How Renewable Energy is Impacting our Earth

The use of 100% renewable energy is expanding in the United States. In the electric power sector, renewables are expected to grow 2.6 percent in 2015 and non-hydropower renewable power generation is expected to grow 6.9 percent. Moving away from traditional power sources to sustainable alternatives has a global impact that reaches far beyond American homes and businesses, creating beneficial changes around the world.

Reducing Global Warming Emissions

Image via Flickr by Wisconsin Department of Natural Resources

Global warming emissions have had a measurable impact on the earth’s health. According to the Union of Concerned Scientists, global warming is:

  • Causing sea levels to rise and creating heavier rainstorms, which increase flood risks
  • Creating longer and more dangerous wildfire seasons
  • Leading to frequent heat waves that increase the risk for heat stroke, heat exhaustion, and other health problems
  • Driving a longer and more intense allergy season

Electricity production is responsible for over a third of the global warming emissions produced in the United States. A quarter of these emissions come from coal-fired power plants. Renewable energy sources produce only a fraction of the carbon dioxide emissions of other energy sources. Coal emits as much as 3.6 pounds of carbon dioxide equivalent per kilowatt-hour (CO2E/kWh). In comparison, hydroelectric power emits up to 0.5 pounds of CO2E/kWh. Solar and geothermal power emit up to 0.2 pounds and wind emits up to 0.04 pounds.

Switching to renewable energy sources can have a monumental impact on CO2 emissions. Converting 25 percent of the nation’s energy production to renewable electricity would reduce CO2 emissions by 277 million metric tons a year. If 80 percent of America’s electricity came from renewable sources by 2050, global warming emissions associated with electricity production would drop as much as 81 percent.

Minimizing Dependence on Imported Fuels

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Approximately a third of the oil used in the United States is imported, at an expense of $192 billion a year. Between 2004 and 2008, price manipulation and oil price shocks cost the country about $2 trillion. Reducing dependence on imported fuel can benefit both the individual consumer and the country as a whole.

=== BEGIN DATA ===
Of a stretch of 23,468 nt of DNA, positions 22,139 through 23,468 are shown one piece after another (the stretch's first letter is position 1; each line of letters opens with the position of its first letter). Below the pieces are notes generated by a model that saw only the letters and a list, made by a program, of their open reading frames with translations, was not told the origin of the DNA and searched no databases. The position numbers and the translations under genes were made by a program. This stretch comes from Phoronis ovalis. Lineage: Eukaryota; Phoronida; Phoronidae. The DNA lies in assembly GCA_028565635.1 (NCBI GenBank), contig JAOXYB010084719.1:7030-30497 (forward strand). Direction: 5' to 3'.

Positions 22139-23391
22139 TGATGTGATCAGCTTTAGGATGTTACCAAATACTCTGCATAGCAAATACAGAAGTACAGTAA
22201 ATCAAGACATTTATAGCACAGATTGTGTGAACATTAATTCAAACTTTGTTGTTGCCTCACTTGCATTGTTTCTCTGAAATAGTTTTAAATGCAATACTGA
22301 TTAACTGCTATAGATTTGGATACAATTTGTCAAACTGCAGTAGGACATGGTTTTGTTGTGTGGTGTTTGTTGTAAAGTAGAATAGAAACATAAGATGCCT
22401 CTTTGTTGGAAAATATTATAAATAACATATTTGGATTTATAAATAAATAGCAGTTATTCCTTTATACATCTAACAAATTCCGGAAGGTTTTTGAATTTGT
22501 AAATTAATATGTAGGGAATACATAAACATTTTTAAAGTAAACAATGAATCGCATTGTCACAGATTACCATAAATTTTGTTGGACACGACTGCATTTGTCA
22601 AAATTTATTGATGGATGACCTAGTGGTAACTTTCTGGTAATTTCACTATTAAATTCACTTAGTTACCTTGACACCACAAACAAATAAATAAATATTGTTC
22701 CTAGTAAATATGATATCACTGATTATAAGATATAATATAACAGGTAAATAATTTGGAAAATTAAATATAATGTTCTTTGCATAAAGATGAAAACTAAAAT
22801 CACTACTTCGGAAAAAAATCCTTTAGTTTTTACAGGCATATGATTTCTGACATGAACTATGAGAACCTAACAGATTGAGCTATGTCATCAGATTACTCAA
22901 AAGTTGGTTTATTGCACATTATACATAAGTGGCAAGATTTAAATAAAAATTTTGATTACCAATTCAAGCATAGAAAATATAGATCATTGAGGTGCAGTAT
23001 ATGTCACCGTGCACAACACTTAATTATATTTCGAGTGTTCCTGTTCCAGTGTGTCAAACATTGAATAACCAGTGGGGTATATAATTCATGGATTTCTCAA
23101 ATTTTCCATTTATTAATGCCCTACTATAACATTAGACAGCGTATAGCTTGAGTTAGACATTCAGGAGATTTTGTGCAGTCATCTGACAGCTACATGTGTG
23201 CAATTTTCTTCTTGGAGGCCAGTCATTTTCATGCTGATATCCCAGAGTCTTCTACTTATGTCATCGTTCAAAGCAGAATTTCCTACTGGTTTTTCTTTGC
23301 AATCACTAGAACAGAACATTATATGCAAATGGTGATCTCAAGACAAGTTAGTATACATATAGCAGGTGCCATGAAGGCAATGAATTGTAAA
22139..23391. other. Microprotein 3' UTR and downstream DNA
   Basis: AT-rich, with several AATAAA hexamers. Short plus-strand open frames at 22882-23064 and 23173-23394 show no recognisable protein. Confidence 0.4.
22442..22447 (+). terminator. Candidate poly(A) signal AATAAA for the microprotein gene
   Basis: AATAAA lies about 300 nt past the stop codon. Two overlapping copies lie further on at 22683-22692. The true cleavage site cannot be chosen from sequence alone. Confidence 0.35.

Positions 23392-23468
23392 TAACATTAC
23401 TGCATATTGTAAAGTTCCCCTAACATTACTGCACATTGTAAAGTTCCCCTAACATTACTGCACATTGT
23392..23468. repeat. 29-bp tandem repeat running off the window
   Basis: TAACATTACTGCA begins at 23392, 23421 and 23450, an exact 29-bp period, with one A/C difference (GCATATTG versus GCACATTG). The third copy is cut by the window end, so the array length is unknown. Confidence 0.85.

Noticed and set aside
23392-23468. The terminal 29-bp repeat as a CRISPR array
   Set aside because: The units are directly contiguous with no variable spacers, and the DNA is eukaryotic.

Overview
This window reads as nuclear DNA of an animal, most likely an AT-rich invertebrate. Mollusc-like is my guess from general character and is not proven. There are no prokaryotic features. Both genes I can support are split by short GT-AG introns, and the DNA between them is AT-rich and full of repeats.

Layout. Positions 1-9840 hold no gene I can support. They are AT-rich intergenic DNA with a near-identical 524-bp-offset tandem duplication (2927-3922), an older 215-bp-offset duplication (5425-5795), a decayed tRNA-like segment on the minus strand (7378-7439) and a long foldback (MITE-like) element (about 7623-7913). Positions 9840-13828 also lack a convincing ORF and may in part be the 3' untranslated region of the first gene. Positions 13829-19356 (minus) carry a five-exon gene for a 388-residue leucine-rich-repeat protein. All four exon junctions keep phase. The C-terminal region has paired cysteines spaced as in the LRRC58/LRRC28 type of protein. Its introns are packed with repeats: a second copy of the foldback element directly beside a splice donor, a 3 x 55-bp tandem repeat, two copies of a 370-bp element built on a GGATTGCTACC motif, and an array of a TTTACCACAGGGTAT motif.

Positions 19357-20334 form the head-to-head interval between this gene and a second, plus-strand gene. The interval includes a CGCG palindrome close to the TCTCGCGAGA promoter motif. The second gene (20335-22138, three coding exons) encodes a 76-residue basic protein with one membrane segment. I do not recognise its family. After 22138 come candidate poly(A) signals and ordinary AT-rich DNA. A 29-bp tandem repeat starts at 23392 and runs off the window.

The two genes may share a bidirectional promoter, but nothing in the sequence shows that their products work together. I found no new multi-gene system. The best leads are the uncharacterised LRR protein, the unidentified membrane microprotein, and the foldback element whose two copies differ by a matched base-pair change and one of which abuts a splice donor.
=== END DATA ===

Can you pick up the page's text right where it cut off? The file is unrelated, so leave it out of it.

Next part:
Making environmentally friendly changes to your lifestyle is no longer a costly investment. In fact, the right adjustments will put money back in your pocket. When considering the pros and cons of solar energy upgrades, you’ll find the financial benefits well in your favor. Solar power is less expensive than traditional power and new systems are available for as little as $0 down. Find a solar installer in your area to determine what you need to prepare if you want to invest in a solar installation at home.

Fuel efficient cars offer similar benefits. Upgrading to a vehicle that gets 30 MPG over one with 20 MPG can save you $703 a year in fuel costs, adding up to over $3,500 over five years.

Creating New Jobs in Renewable Energy

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Increasing renewable energy use increases job opportunities. The 2014 National Solar Job Census revealed that jobs for solar workers grew 20 times faster than the overall economy. Over the past five years, solar energy employment has increased 86 percent. Renewable energy jobs in all sectors increased 18 percent from 2013 to 2014. Increasing renewable energy efforts around the globe also opens up new job opportunities in industries ranging from hydropower to advanced biofuels.

Facilitating Economic and Social Development

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Globally, one in five people lacks electricity for their home or business. Almost 40 percent of the population uses coal, charcoal, wood, or dung as cooking fuel, and 800,000 children die each year from exposure to indoor smoke. Fossil fuels are no longer a cheap or easily accessible source of energy. Renewable energy is quickly becoming a viable alternative for supplying power to developing countries.

In India, 25,000 households are powered by biomass-based mini-power plants running on discarded rice husks. Thirty-three million people in Asia and Africa will receive solar power through the company ToughStuff. Solar Sister has empowered over 1,000 women in Africa to become solar energy entrepreneurs, promoting clean cookstoves and renewable energy.

Whether you make the change to renewable energy sources in your own home or donate your time and resources to global organizations bringing renewable energy to developing countries, you can join a global movement toward a more sustainable future.

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